Will Rogers said, “I never met a man I didn’t like.” It appears that the Appellate Courts have never met property which they would not like to classify as “marital.” This is a trend that exists.
Separate property is exempt from equitable distribution during a marital asset division if it was:
- Acquired prior to the marriage
- Received as a result of a gift or inheritance or
- Received as a result of a personal injury award.
The problem is that title to the property is often changed or co-mingled during the marriage. Thus the separate property becomes “transmuted.” Separate transmuted property can only be returned to the owner if it can be properly identified and has not been co-mingled with other marital assets.
The courts have stretched the rules in either direction depending on the fact pattern in order to meet a fairness test, and sometimes to be equitable, but more often because they want to.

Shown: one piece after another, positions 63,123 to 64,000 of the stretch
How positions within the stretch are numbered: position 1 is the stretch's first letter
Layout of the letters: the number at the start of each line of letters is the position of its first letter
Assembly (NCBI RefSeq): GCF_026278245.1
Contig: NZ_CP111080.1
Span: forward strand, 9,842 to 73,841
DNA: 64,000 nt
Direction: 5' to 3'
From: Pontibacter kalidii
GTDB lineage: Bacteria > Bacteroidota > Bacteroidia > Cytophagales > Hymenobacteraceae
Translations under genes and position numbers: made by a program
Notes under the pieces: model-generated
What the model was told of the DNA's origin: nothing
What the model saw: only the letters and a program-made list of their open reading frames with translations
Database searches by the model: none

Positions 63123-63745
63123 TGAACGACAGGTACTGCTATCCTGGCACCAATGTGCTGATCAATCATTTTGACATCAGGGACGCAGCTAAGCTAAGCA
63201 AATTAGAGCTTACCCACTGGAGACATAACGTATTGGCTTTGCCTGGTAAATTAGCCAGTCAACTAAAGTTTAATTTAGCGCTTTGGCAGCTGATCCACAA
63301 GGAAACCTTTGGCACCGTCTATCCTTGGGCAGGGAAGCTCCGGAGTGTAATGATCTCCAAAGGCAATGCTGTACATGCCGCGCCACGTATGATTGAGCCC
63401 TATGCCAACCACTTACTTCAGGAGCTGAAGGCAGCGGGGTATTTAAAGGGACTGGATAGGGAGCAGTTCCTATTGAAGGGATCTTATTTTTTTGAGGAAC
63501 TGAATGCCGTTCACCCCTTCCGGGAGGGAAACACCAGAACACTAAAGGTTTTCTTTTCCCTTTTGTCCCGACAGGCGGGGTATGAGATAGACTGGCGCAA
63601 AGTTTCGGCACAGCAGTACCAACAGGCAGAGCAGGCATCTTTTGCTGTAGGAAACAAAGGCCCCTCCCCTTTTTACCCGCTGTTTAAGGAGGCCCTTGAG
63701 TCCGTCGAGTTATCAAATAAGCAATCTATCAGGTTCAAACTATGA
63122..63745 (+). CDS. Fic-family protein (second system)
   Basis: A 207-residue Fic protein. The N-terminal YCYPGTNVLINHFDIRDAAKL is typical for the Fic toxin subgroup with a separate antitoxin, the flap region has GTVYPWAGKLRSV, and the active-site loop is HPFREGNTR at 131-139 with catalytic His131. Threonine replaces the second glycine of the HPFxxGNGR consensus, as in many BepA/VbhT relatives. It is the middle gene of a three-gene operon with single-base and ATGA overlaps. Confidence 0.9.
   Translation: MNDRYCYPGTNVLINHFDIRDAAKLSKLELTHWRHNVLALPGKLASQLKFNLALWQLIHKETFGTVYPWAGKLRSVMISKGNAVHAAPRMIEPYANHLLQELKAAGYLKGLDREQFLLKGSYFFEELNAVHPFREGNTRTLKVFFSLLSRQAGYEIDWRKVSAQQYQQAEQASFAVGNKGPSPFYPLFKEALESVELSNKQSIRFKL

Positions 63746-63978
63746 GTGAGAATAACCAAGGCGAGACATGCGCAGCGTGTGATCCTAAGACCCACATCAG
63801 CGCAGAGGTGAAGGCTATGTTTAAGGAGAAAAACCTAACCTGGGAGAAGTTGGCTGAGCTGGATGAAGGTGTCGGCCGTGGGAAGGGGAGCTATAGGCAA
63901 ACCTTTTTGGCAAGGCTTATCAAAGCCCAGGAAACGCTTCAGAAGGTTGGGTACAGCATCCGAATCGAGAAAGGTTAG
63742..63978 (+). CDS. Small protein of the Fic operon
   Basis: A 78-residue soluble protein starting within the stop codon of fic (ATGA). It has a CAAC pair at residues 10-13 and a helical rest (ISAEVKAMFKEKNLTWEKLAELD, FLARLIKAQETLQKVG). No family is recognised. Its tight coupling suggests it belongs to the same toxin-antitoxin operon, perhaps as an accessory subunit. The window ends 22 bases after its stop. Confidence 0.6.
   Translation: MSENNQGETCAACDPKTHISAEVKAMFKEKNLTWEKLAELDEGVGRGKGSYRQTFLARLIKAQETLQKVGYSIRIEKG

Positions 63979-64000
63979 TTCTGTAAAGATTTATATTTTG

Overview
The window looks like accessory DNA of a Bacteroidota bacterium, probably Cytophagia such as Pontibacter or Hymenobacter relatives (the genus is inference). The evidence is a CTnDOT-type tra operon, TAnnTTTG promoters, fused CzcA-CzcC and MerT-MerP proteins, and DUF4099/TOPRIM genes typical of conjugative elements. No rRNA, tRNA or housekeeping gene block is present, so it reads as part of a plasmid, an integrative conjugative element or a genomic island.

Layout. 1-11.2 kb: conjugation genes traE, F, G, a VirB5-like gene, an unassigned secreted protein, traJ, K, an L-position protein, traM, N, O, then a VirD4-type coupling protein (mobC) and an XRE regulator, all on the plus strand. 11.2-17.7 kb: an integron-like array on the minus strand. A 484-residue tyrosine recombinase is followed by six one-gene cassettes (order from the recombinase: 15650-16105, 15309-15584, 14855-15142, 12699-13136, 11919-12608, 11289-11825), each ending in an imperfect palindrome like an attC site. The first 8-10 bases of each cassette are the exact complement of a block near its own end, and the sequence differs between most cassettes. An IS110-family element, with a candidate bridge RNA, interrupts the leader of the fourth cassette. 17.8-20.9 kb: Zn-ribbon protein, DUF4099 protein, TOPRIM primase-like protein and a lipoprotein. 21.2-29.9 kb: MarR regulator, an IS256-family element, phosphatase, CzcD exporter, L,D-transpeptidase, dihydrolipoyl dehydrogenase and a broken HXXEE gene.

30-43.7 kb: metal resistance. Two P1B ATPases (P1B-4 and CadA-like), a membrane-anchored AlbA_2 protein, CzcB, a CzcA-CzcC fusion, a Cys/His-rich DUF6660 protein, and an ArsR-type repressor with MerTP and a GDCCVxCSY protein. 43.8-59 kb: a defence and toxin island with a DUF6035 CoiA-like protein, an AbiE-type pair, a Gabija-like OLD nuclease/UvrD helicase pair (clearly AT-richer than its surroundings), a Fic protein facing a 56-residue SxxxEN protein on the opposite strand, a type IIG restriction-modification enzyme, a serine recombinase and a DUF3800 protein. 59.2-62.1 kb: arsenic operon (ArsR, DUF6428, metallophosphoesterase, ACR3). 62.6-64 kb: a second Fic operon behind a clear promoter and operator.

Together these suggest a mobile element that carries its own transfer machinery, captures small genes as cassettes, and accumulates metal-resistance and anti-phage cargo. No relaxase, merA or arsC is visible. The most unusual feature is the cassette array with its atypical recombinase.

In a recent New York Court of Appeals case, the court found that when a wife refused to purchase property with her husband. The husband then purchased the property with separate pre-existing funds that were never co-mingled with the wife’s or the marital funds, and he purchased an apartment house with his mother. He paid almost all of the renovation expenses and costs of the building from money that was inherited from his father.
At first blush this meets all of the requirements of being separate property that was not transmuted.
However, during the 40-year marriage several times the husband paid mortgage payments from marital funds. As a result of this, the Court of Appeals found that the entire property had been contaminated and therefore, held to be marital property and subject to equitable distribution.
Issues of marital asset division are very complex. Contact Kantrowitz, Goldhamer & Graifman, experienced New York & New Jersey family law attorneys who can review your individual case and provide guidance on whether property might be considered separate or marital.